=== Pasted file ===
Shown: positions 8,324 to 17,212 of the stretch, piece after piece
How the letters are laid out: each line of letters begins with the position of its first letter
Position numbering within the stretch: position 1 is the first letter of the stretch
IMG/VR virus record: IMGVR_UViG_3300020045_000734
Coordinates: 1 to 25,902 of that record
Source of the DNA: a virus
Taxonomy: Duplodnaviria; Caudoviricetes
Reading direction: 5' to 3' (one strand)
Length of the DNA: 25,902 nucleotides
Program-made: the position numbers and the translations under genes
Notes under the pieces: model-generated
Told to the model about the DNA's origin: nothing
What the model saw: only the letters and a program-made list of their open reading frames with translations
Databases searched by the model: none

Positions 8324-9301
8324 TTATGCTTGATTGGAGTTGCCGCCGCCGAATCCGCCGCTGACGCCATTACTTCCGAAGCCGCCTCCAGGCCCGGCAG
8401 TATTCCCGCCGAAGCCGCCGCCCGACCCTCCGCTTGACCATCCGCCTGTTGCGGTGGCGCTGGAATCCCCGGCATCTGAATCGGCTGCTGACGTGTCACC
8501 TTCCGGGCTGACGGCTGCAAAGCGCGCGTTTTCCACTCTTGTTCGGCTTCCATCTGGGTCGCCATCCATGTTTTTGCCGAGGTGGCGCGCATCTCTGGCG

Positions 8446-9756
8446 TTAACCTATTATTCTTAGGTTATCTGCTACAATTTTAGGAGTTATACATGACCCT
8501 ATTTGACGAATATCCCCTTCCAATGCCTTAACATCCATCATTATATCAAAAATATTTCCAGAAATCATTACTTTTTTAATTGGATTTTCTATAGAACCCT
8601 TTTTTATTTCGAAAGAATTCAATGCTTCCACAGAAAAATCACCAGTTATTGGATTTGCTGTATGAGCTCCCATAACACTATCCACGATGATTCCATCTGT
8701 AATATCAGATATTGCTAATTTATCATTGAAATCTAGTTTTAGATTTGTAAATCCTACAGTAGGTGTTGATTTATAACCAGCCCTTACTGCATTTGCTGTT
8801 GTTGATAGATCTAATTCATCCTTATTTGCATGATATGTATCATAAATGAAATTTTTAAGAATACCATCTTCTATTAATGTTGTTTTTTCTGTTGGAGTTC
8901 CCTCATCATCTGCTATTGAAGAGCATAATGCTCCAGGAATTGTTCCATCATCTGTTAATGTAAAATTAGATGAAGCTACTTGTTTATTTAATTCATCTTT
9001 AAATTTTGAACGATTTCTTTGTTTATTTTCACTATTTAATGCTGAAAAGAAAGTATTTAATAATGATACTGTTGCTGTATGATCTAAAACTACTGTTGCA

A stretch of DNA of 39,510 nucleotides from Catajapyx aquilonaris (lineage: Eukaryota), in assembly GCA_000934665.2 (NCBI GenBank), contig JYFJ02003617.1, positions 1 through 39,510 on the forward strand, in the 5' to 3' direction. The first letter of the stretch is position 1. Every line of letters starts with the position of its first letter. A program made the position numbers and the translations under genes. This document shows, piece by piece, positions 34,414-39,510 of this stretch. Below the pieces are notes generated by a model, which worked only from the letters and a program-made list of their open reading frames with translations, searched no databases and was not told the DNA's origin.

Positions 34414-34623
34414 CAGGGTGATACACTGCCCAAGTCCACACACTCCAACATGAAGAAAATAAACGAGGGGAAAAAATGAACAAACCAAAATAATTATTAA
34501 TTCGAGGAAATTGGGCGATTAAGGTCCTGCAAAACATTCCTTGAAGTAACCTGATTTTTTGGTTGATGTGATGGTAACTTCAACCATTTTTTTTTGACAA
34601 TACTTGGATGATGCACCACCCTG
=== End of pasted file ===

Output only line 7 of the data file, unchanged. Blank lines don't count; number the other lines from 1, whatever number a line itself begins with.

Taxonomy: Duplodnaviria; Caudoviricetes